The May/June 2012 issue of Zymurgy magazine includes an article entitled “Secrets of Gluten-Free Brewing”, by BellaOnline beer and brewing editor, Carolyn Smagalski. In it, she gives tips to homebrewers on ingredients for true gluten-free beers, and reports on gluten-free offerings from a number of commercial breweries including Strange Brewing Company in Denver and Dock Street Brewery in Philadelphia. Even Dogfish Head’s Sam Calagione, ever the zymurgic Rick O’Connell, has adventurously entered the gluten-free ring with Tweason’ale, a champagne-like beer with sorghum, buckwheat honey, molasses, and strawberries.
It’s a great article, and interesting because I’ve always been curious about gluten-free brewing. First of all, I must stress that I am not a physician, nor am I an expert on gluten, gluten-free brewing, or food allergies and I cannot attest to the safety of any ingredient mentioned in this article. Please check with your physician before brewing or drinking a beer made with any ingredient mentioned here.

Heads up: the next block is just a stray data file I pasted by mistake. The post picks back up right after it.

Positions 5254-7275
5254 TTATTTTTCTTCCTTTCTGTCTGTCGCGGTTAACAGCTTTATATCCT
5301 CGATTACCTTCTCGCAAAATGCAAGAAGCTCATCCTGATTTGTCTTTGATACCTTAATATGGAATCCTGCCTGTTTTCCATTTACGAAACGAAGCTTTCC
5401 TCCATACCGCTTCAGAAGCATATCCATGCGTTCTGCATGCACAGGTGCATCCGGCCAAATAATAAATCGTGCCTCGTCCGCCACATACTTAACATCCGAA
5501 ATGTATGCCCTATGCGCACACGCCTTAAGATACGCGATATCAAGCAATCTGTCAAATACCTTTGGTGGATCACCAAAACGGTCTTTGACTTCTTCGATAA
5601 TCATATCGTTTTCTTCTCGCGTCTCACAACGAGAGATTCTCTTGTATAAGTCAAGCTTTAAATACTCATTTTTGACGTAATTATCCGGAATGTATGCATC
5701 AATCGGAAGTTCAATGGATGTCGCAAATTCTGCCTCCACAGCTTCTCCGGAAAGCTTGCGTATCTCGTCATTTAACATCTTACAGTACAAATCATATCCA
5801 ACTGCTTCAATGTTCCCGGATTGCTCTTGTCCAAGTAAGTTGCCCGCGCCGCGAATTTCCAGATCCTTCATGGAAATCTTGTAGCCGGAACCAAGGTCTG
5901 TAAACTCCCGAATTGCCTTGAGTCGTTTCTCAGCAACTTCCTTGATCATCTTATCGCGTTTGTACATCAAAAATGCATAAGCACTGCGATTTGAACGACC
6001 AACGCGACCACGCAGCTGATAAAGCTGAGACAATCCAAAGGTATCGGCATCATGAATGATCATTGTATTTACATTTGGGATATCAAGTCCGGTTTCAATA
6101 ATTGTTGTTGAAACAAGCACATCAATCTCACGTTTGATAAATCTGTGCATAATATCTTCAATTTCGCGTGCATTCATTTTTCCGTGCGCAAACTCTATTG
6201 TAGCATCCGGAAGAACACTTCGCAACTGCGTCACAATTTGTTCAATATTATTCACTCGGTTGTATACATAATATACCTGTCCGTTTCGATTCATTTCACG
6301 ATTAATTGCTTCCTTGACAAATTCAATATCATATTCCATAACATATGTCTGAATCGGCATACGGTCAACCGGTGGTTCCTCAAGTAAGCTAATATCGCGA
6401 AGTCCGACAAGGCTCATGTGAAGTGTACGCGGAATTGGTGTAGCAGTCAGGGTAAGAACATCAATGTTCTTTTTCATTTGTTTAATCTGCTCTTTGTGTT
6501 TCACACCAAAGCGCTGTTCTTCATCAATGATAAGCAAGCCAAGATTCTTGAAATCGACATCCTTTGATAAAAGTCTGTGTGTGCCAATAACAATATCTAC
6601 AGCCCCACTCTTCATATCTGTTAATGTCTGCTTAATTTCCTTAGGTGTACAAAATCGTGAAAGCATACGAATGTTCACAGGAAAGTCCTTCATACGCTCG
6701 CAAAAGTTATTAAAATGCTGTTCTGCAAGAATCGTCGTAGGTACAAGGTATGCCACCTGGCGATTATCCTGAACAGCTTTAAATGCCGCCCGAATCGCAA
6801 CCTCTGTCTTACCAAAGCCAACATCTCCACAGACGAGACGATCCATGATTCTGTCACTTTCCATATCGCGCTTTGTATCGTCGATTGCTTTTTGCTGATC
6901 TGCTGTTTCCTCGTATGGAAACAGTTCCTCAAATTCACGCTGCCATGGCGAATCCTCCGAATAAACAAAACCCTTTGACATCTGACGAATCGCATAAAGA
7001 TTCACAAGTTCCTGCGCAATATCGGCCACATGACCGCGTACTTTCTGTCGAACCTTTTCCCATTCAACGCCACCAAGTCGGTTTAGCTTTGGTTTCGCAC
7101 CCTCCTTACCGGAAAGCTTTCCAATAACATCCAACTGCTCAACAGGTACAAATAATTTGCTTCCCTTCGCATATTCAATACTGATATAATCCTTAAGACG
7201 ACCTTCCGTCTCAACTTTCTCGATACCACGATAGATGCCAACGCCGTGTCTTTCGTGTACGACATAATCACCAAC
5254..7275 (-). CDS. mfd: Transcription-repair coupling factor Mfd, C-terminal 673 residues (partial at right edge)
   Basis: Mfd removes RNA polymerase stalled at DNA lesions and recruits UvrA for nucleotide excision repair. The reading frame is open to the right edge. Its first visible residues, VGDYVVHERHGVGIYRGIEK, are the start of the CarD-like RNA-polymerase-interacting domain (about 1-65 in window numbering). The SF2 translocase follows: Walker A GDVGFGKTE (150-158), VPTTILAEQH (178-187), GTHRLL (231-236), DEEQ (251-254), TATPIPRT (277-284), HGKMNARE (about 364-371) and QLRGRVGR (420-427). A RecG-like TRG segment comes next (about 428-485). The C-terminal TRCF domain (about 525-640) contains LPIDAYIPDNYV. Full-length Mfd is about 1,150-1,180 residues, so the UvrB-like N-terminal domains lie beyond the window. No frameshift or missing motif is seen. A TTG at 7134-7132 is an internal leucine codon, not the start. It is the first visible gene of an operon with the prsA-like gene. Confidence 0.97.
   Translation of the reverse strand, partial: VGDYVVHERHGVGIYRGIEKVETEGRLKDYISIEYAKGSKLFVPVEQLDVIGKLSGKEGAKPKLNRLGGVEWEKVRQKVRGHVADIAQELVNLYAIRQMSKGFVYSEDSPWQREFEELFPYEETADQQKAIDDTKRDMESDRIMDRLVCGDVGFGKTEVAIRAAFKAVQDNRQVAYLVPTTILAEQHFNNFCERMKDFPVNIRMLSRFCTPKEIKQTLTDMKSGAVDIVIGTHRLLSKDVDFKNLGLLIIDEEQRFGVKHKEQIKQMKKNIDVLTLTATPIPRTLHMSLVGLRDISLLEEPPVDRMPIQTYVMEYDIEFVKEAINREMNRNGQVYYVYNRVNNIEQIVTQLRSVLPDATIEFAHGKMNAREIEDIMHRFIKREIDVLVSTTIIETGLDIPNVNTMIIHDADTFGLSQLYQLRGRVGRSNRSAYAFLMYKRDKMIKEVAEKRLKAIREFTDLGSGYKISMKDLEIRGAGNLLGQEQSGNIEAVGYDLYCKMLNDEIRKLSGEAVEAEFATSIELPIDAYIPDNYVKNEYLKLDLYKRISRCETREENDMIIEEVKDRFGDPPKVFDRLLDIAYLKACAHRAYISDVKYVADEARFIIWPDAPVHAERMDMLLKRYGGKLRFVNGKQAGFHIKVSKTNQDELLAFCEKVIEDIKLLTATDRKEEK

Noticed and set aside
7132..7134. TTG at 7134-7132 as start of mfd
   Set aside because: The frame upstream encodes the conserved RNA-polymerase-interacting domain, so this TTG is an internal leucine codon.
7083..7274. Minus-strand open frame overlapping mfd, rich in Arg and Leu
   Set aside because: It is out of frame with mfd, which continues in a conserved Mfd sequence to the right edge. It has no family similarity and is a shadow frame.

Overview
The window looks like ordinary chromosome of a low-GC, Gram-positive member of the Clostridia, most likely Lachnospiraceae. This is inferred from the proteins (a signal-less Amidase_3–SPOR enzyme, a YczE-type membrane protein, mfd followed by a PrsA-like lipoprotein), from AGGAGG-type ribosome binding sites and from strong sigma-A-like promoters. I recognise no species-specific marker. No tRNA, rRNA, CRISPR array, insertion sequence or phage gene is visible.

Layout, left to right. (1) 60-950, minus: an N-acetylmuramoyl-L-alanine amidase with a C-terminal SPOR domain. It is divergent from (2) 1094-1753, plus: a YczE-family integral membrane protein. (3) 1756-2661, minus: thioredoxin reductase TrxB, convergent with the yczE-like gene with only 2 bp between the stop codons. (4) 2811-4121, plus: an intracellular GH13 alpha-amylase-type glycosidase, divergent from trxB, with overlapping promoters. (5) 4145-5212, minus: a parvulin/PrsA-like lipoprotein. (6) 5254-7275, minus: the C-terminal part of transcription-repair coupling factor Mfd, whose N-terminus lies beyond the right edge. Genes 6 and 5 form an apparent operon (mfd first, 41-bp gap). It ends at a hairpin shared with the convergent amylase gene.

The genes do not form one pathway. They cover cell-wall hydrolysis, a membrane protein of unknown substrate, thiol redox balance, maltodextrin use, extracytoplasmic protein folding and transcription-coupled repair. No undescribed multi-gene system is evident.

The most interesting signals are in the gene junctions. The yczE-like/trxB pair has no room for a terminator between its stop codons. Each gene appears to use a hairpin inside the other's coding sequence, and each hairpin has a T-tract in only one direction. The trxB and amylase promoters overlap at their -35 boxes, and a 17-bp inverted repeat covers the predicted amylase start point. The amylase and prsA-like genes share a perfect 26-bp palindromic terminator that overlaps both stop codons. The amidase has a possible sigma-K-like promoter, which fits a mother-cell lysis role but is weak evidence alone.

I don’t suffer from celiac disease, wheat allergies or any other kind of gluten intolerance. But I have friends who do, and I know it must be hard. What if my doctor ever told me I couldn’t drink beer anymore? What would I do? I could always put more energy into cider and mead, but beer is really my passion as a zyme lord. So my empathy glands pulsate to make good beer my gluten-free friends can drink, even though none have asked.
(Let’s ignore the question of “What if my doctor ever told me I couldn’t drink any alcohol anymore?” … but the answer, sadly, is: “Fetch the razor blades while I run the bathwater,” because to quote the immortal Buddy Holly, that’ll be the day when I die.)
Because gluten is present in most common grains, the key to gluten-free brewing is finding alternative sources of fermentable sugar. Barley, wheat, rye, oats and even spelt are off the table. But sorghum, buckwheat, corn, rice, millet, and quinoa are recommended alternatives. These grains may not yield as much sugar as brewers are used to, so it’s common to add other fermentables as well, such as honey or corn syrup. Hops are gluten-free, but yeast should be carefully selected, since most of them are grown in traditional barley wort (Lallemand’s Danstar beer yeast and Lalvin wine yeast product lines are listed by Smagalski as gluten-free, being grown in potato starch).